Originally Posted by trochilids
But we still have to add something to the water in the pumproom to get the best snow effect. I worked two winters as a cold-weather grunt on Hillberg's snowmaking crew and never really understood what I was doing from the theoretical point of view. This thread has been very informative and has given me a reason for why I was doing what I was doing, and why we got what we got as a result...
Happy Thanksgiving, everyone.
Probably added Snomax or Drift. Both additives to increase snowmaking productivity. Drift is just a surficant that decreases surface tension of the individual water particles to help them freeze. It makes a slightly oily-like surface that's real easy on blades and power tillers compared to typical man-made.
Snomax is a biological-based additive. It is technically pseudomonis syringae, a bacteria found in nature (often on the underside of certain leaves). It acts as a high-temp nucleator, and is only really effective if your water source doesn't already have enough high temp nucleators (impurities act as nucleators, some low temp, some mid, some high temp). Sounds like your source probably lacked enough high temp nucleators to make a decent volume.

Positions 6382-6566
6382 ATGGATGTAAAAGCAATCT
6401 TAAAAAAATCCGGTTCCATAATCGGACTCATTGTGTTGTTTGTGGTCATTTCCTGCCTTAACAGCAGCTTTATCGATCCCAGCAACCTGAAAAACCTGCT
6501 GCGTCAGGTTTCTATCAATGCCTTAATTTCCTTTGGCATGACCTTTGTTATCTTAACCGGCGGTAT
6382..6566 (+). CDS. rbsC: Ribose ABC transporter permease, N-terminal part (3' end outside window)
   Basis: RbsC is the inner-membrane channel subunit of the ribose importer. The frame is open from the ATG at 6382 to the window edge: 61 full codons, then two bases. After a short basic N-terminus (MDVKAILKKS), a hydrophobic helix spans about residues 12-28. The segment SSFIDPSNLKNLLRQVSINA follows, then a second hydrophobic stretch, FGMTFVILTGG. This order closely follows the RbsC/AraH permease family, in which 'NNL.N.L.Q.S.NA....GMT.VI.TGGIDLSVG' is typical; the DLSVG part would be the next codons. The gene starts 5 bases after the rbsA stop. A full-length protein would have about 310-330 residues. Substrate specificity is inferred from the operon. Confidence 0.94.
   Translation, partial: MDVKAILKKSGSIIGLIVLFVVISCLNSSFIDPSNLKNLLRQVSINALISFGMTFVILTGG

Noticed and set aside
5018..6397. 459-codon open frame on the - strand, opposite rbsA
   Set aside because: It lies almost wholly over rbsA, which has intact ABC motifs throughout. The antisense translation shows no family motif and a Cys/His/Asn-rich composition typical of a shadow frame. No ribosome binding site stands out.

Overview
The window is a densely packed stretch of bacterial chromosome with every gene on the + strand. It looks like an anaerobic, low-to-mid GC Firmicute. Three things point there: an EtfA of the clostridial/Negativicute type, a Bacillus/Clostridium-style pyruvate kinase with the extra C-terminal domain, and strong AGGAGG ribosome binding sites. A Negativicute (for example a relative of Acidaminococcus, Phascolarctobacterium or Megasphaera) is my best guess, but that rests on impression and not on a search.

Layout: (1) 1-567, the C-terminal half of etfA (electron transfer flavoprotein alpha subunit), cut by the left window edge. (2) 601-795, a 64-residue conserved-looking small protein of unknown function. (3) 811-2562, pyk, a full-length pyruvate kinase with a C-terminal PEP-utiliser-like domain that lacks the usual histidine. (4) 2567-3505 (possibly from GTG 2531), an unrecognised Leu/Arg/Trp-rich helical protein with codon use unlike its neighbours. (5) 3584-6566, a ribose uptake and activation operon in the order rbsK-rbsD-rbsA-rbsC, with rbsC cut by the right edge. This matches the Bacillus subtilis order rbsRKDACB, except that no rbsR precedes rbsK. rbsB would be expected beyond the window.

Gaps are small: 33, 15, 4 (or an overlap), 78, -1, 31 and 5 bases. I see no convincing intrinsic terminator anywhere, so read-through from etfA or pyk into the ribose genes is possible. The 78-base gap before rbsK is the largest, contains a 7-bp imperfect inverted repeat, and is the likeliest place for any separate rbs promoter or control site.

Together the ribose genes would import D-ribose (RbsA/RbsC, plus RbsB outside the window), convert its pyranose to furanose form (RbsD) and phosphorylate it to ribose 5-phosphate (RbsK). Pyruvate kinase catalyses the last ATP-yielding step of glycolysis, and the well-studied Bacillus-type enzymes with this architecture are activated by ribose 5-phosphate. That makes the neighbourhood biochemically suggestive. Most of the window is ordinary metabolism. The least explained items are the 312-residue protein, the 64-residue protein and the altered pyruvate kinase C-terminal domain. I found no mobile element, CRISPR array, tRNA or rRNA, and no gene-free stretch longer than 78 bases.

The reason you need high temp nucleators is this: each nucleator will freeze at a different temperature. One might not freeze until 8F, while one freezes at 16F, and another at 28F. Completely pure water itself (distilled) will not freeze until -40F. This is why you need nucleators to induce freezing. And if your snowmaking temps are in the 20s (which they often are for your key early season snowmaking time), you really need high temp nucleators. If they don't exist naturally in the water supply, you need to supplement with an additive.